Exposure in college athletics is mostly thought of in terms of a televised game, but what about the vast majority of time when a school is not playing?
A game is in a two- to three-hour window on national television allowing Michigan State, for example, to be noticed by a football recruit and his family in California. How can the Spartans reinforce to that prospect, and more like him, their image or brand as traditionally one of the most successful football programs in the country?
Michigan State is ahead of the curve knowing that its brand should extend beyond the East Lansing campus at all times.
“We see licensing as an opportunity to showcase our brand outside of the university setting,” Michigan State director of licensing Samantha Stevens told Retalier-Mechandiser.com. “The more we can grow the brand in the retail space, the more recognition the university receives.”
In its quest to become a national brand, Michigan State wants to uphold a major presence online with national retailers such as Fanatics, Kohl’s and Amazon. Stevens and others from the Spartans’ licensing department routinely travel to licensee and retailer locations and regularly host summits with retailers.
Michigan State in January will host a retail appreciation event, not in East Lansing, Detroit or Kalamazoo, for that matter. Their target audience will be in Las Vegas, Nevada, at the Sports Licensing and Tailgate Show.
“Most of our top retailers and licensees will be there, so we’re taking our show on the road and developing business in a place we know everyone will be,” Stevens said.
If a customer at a Target in Dallas can buy a USC cap, Alabama sweatshirt or Kentucky basketball t-shirt, it is obvious those highly successful programs are en vogue outside of Los Angeles, Tuscaloosa, and Lexington.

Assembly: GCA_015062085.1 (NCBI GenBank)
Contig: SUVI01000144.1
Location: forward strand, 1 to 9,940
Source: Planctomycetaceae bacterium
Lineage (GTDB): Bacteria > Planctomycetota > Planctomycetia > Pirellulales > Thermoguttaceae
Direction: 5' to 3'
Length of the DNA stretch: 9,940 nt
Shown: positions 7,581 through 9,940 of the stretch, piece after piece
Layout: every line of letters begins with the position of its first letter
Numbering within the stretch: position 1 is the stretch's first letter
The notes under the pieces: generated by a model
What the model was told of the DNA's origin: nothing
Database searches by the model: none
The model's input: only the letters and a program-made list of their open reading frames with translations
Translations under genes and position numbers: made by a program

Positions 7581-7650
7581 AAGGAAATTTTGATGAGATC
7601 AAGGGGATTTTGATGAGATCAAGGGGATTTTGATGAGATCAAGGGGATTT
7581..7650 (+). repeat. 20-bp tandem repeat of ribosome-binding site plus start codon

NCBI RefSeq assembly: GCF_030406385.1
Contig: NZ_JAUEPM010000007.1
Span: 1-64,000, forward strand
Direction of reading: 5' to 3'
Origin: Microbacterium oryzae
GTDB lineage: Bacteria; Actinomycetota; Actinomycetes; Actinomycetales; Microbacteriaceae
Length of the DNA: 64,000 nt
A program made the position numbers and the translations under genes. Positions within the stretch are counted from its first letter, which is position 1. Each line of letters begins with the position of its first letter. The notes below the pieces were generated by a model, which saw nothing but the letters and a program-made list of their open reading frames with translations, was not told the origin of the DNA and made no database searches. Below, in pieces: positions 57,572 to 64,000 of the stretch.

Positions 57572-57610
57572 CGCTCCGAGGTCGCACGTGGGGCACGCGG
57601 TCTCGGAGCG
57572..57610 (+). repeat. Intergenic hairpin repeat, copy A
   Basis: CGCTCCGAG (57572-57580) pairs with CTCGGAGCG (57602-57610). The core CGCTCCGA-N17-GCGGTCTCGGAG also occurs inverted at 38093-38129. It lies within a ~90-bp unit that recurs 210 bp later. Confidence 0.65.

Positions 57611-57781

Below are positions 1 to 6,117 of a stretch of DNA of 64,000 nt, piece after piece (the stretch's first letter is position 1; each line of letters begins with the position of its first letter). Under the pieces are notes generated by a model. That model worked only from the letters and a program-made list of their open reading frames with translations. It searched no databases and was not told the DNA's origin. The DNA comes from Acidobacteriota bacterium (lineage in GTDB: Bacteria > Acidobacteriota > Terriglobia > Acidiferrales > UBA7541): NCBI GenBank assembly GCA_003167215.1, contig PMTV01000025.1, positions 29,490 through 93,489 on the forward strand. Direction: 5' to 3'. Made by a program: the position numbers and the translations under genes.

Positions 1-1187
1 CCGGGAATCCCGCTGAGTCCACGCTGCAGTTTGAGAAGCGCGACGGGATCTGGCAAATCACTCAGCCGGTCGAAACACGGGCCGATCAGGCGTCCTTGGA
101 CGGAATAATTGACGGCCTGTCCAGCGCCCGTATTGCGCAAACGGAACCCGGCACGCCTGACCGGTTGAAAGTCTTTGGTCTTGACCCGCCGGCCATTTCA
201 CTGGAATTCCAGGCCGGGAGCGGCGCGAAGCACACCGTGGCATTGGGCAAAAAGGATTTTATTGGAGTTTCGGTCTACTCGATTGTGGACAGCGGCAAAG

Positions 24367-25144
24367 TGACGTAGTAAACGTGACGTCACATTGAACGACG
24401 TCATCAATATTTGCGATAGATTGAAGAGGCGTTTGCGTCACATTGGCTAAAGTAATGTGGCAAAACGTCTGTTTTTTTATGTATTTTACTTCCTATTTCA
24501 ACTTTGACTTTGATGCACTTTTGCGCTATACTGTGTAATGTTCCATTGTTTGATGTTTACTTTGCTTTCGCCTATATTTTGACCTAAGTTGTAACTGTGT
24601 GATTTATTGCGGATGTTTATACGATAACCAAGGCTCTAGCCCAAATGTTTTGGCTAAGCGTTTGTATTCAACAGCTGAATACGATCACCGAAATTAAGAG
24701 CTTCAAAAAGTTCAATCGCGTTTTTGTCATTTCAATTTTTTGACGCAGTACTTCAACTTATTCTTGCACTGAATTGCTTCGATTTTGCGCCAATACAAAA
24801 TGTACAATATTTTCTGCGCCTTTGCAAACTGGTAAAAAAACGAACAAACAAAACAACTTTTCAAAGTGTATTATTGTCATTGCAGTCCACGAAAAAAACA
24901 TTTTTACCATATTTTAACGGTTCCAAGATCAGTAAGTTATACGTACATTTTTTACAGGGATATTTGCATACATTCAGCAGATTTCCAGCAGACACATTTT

That’s the kind of status schools such as Michigan State aspire to become. Mark Dantonio’s team advanced to the College Football Playoffs last season. This season, the Spartans have slipped to 3-8 overall and 1-7 in the Big Ten.
Sports Illustrated suggested in a 2015 article the Spartans’ football brand includes being “happy to let everyone else grab the headlines,” because of its no-frills offense, defensive-minded approach. That kind of image makes Stevens and Michigan State’s licensing department work more diligently to make the Spartans more of an accepted and respected brand.
That requires being proactive beyond Michigan’s state border. Keep in mind, Michigan’s program is generally perceived as a more successful brand that Michigan State’s that sells across the nation.
According to Forbes magazine, Michigan has the fifth-highest value in college football at $105 million. Ohio State (seventh at $100 million), Alabama (eighth at $99 million) and Oklahoma (ninth at $96 million) all rank lower than the Wolverines.
Michigan State is at No. 19 at $67 million.
The Spartans are currently not as marketable nationally as the Wolverines, but with the efforts of Stevens and the Michigan State licensing department, the program’s apparel may become more available on retailers’ shelves and/or Web sites in the months to come beyond the season.
It has great meaning that the university’s administration has approved the mission on which the licensing department is embarking on in Las Vegas and elsewhere. The school knows that for its athletic department to be relative it must be marketed from New York City to Los Angeles, not only in the Big Ten region.
The school has legendary men’s basketball coach Tom Izzo, whose likable personality transcends that program. He is the face of the Michigan State. Dantonio is more reserved and not as successful overall as Izzo, and his team is having a disappointing season. To overcome this marketing obstacle, Michigan State must try as hard as it can to remain visible. The school is doing just that with its aggressive licensing campaign.